|Cunningham||Well eased to keep sail fullthere are usually obvious wrinkles along the luff.||Tension enough to keep draft at around 45%-usually a hint of luff wrinkles unless the sail is old and needs more luff tension to move draft forward.||Pull hard to keep draft forward as mast bends. No wrinkles visible (except perhaps a hint of overbend wrinkles)||Optimize before the race, adjust occasionally when sailing upwind. Â Ease completely for downwind sailing.|
|Outhaul||Moderately eased. Slightly tighter in very light air or very flat water.||Tight. A little looser if waves are bigger than the wind.||Very tight-take it to max black band on boom to flatten lower third of sail and open lower leech.||Optimize before the race, adjust occasionally when sailing upwind. Â Ease for sailing downwind|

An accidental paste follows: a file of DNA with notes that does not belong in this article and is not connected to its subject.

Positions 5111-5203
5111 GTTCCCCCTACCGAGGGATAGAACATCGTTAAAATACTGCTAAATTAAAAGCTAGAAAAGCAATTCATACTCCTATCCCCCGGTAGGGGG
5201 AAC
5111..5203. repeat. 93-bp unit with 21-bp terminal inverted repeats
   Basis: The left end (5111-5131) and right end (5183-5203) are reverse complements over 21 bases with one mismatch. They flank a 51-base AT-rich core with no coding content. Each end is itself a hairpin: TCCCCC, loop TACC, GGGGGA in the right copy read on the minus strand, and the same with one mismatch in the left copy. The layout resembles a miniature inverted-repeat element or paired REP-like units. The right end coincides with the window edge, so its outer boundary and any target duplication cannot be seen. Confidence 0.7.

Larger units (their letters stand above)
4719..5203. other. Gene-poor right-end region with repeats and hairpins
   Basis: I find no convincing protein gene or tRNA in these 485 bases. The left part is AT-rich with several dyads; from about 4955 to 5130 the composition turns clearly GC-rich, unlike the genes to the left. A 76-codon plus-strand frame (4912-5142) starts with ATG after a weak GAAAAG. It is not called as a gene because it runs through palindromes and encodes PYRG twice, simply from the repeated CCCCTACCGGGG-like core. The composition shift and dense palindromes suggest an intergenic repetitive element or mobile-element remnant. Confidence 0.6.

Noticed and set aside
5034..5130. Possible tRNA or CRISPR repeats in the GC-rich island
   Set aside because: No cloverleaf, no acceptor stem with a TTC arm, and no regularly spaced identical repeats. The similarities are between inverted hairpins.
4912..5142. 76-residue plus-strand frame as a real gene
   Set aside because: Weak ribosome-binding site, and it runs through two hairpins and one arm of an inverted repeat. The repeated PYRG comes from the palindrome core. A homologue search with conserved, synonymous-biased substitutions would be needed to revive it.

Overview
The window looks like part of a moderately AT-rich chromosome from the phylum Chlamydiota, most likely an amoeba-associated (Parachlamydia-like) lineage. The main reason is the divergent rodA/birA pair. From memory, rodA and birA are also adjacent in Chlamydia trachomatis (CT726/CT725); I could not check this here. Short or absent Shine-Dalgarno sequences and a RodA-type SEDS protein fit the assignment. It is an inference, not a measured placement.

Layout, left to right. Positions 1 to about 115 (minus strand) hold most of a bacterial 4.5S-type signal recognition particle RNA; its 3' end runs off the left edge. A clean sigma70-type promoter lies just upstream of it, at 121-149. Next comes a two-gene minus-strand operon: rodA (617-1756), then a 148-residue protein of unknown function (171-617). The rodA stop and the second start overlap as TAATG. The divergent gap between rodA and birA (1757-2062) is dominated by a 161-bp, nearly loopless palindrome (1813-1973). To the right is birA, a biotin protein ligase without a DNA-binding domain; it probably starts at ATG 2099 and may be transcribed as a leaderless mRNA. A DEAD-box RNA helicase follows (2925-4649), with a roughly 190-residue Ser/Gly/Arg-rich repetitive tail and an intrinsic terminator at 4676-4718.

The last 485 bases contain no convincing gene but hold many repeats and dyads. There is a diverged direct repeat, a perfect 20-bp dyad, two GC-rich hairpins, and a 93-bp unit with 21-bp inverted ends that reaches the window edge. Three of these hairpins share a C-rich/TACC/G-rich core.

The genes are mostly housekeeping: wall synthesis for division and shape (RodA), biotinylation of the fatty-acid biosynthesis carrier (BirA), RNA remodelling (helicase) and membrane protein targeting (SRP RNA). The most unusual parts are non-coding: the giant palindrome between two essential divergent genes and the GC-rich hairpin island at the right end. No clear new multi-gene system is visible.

|Boom Vang||No tension! (Pull just enough to remove slack so it’s easier for crew to move across the boat when tacking).||Trim main for sailing upwind and then snug vang. Pull vang tighter if you have to easemain to depower.||Very tight to maintain leech tension, mast bend and flat sail shape when easing mainsheet.||Decide before the race if we will use it upwind, otherwise leave it loose.|
|Sail Shape||Sail is quite full overall. Depth roughly 13-16%. Maximum fullness 50% aft.||Sail is in middle of designed range with minimal twist. Depth roughly 11-13%. Maximum fullness 45% aft.||Sail is ‘bladed out.’ Depth roughly 9-12%. Maximum fullness 45% aft.||Constantly monitor during the race and adjust controls as needed.|